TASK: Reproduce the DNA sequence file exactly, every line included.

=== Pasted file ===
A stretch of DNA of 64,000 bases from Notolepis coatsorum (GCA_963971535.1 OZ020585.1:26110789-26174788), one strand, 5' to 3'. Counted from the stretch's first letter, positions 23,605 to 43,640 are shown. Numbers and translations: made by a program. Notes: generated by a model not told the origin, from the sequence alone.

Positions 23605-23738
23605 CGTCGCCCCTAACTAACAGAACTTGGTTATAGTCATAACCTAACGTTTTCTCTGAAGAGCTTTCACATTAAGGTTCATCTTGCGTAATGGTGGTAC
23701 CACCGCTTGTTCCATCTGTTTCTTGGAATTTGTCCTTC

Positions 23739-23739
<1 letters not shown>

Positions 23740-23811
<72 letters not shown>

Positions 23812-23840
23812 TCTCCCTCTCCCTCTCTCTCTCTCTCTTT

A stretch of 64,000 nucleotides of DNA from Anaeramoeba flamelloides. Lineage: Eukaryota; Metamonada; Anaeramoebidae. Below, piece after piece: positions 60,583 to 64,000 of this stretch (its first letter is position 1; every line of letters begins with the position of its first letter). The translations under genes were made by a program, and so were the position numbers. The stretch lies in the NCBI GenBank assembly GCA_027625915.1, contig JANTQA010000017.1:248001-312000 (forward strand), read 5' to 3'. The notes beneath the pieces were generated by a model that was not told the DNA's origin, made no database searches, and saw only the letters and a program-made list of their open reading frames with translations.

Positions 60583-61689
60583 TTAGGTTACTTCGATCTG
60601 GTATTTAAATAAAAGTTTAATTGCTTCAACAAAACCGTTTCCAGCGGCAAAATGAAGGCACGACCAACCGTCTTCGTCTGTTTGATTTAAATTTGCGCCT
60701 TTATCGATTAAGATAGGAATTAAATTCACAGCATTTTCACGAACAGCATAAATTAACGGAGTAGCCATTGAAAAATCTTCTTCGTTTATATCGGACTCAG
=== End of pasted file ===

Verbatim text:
A stretch of DNA of 64,000 bases from Notolepis coatsorum (GCA_963971535.1 OZ020585.1:26110789-26174788), one strand, 5' to 3'. Counted from the stretch's first letter, positions 23,605 to 43,640 are shown. Numbers and translations: made by a program. Notes: generated by a model not told the origin, from the sequence alone.

Positions 23605-23738
23605 CGTCGCCCCTAACTAACAGAACTTGGTTATAGTCATAACCTAACGTTTTCTCTGAAGAGCTTTCACATTAAGGTTCATCTTGCGTAATGGTGGTAC
23701 CACCGCTTGTTCCATCTGTTTCTTGGAATTTGTCCTTC

Positions 23739-23739
<1 letters not shown>

Positions 23740-23811
<72 letters not shown>

Positions 23812-23840
23812 TCTCCCTCTCCCTCTCTCTCTCTCTCTTT

A stretch of 64,000 nucleotides of DNA from Anaeramoeba flamelloides. Lineage: Eukaryota; Metamonada; Anaeramoebidae. Below, piece after piece: positions 60,583 to 64,000 of this stretch (its first letter is position 1; every line of letters begins with the position of its first letter). The translations under genes were made by a program, and so were the position numbers. The stretch lies in the NCBI GenBank assembly GCA_027625915.1, contig JANTQA010000017.1:248001-312000 (forward strand), read 5' to 3'. The notes beneath the pieces were generated by a model that was not told the DNA's origin, made no database searches, and saw only the letters and a program-made list of their open reading frames with translations.

Positions 60583-61689
60583 TTAGGTTACTTCGATCTG
60601 GTATTTAAATAAAAGTTTAATTGCTTCAACAAAACCGTTTCCAGCGGCAAAATGAAGGCACGACCAACCGTCTTCGTCTGTTTGATTTAAATTTGCGCCT
60701 TTATCGATTAAGATAGGAATTAAATTCACAGCATTTTCACGAACAGCATAAATTAACGGAGTAGCCATTGAAAAATCTTCTTCGTTTATATCGGACTCAG